October 11, 2005
-- by Dave Johnson
But other soldiers, supporting the Republican war against our Constitution's guarantee of a free press, are allowed to continue. See Firepower Forward: Are Journalism and Patriotism Mutually Exclusive?
They [Newsweek] have taken to dropping the "Al" and referring to the ultra-extremist terror sponsoring organization as just "Queda". Kind of a nick name between buddies. But then why wouldn't these two organizations be on the best of terms? After all, it was Newsweek that spawned the rioting in Afghanistan which killed 19 people over the stories of Koran desecration at Guantanemo Bay which were exaggerated at best.So the press is "buddies" with al Queda and helps kill American soldiers... Do posts like this encourage the ongoing killing of journalists in Iraq?
[. . .] It's clear that Newsweek's intent with this article is to sow doubt and malcontent about our progress in Afghanistan. This is precisely the intent of the Taliban's information campaign. ... The Schismatics in Dante's "Inferno", those who sowed discord during their lifetime, were punished throughout eternity in the 7th circle of hell by being cleaved nearly in two then allowed to heal before the process is repeated. I would like to think that I am not a vindicative person, but someone will have to explain to me why I should not wish this punishment on the likes of Newsweek.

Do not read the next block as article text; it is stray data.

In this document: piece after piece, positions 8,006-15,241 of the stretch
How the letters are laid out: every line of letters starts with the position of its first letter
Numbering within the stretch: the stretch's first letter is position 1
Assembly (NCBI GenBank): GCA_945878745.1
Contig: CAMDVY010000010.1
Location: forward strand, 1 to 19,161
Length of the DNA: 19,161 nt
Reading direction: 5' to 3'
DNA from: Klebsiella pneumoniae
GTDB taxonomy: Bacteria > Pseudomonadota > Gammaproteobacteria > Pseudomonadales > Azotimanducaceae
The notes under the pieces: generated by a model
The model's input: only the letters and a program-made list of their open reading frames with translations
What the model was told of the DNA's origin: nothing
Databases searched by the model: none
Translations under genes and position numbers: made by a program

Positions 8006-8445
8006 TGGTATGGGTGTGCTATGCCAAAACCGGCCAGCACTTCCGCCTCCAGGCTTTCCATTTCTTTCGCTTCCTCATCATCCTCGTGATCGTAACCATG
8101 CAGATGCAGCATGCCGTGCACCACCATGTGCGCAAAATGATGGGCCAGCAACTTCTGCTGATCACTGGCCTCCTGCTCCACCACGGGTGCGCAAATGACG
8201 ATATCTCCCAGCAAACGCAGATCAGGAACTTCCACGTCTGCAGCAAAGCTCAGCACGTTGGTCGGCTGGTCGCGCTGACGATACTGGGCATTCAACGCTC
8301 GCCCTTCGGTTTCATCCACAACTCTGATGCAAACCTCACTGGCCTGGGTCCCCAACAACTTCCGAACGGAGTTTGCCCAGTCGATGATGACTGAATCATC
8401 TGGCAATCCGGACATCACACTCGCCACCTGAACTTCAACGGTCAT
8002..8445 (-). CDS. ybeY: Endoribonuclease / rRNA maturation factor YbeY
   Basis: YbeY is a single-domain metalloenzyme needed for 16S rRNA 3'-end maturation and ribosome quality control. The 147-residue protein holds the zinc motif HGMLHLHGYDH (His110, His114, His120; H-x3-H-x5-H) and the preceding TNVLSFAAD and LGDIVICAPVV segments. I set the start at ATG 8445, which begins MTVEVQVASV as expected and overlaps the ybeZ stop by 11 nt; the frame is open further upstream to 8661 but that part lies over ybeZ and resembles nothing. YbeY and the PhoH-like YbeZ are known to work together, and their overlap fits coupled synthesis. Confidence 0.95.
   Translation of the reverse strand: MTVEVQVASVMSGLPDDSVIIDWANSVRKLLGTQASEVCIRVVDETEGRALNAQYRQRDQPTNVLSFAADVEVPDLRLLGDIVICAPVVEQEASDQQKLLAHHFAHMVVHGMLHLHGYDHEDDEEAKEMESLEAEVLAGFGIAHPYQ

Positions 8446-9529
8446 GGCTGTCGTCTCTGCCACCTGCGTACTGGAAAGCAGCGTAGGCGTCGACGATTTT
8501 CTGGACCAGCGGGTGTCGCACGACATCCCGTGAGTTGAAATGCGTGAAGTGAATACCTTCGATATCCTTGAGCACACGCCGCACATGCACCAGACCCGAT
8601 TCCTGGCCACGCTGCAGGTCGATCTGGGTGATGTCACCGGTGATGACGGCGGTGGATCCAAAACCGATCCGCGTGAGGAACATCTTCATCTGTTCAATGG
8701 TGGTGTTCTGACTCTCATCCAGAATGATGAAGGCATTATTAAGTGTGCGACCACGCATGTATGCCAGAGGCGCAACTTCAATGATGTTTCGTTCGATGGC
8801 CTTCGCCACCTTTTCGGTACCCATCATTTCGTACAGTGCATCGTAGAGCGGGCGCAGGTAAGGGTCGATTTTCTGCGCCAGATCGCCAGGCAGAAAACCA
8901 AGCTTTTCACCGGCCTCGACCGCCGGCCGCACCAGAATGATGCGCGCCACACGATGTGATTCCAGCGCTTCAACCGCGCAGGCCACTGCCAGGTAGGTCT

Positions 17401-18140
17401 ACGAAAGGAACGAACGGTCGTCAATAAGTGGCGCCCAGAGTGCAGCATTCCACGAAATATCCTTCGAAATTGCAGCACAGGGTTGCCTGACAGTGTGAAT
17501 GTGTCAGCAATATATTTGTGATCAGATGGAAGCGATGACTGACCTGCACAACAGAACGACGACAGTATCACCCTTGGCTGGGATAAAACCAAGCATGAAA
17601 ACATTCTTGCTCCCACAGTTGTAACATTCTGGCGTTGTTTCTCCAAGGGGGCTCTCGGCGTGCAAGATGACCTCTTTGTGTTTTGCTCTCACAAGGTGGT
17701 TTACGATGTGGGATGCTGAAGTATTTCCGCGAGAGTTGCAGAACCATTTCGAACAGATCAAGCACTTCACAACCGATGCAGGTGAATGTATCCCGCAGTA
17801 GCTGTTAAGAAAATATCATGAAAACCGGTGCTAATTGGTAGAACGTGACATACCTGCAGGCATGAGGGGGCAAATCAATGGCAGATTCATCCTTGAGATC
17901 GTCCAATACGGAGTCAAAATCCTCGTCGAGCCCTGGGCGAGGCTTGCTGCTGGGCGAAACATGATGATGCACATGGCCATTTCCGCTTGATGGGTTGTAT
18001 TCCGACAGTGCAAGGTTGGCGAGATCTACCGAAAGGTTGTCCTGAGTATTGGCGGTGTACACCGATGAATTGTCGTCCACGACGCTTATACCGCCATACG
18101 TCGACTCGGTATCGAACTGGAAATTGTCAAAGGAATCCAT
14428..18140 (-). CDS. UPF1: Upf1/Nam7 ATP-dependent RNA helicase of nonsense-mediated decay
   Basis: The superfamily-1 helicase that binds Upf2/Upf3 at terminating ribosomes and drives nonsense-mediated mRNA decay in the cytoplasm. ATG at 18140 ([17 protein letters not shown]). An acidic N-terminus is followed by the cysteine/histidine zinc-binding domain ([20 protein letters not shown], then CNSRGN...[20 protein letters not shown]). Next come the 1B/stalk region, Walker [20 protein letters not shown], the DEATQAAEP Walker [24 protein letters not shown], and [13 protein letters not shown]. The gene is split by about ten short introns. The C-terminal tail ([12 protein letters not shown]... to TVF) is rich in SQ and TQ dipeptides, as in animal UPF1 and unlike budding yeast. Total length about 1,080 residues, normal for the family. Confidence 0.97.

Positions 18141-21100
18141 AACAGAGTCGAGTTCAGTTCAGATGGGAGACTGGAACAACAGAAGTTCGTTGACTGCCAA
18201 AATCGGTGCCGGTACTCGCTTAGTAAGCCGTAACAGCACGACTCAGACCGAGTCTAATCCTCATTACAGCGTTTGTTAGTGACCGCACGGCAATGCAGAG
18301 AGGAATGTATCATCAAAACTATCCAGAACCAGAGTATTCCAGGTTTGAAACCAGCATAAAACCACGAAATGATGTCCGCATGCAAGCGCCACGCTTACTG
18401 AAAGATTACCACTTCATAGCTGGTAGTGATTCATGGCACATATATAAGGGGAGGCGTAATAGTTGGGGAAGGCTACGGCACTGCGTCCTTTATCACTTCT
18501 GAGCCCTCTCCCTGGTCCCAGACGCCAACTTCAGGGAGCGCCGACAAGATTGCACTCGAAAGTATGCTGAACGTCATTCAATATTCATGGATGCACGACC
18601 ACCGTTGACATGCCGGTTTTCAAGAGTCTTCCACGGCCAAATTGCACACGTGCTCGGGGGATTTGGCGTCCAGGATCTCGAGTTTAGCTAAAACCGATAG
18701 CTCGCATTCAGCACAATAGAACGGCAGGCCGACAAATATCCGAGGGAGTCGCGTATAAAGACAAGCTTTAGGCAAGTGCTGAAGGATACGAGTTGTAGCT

Also see Targeting Journalists below.
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Tracked on October 11, 2005 9:20 AM
Actually, I've been following quite a few blogs over the last few months and seen a few either forced shut down or scared/pressured into "voluntarily" shutting down.
From what I can tell, it depends every much who your commander is, how much he/she cares about blogs/the internet and of course who complains and how much.
Kevin Kelly for example appears to have 'voluntarily' quit blogging after getting chewed out (and if I read between the lines a bit threatened) by his CO. His blog was really profoundly inoffensive and if he has any political bias it'd be conservative.
I suspect no detailed rules or precedents will emerge until someone who is prosecuted for blogging insists on a court martial. The distinction (assuming US military law is similar to Canadian military law) is that nonjudicial punishment is basically agreed to by both the offender and the CO, it protects the troop's record and has lower maximum consequences than a court martial. It does however leave the judgement in the hands of local officers who are not necessarily enforcing or punishing consistently by any means. A buddy of mine got a non-judicial that was totally out of line and beat the charge totally at court martial (I think the officer responsible was even reprimanded). On the other hand, my buddy was burning his bridge with that unit by doing so and paid for it later regardless of the fact that military justice found him to be in the right.
Posted by: BW at October 11, 2005 12:16 PM
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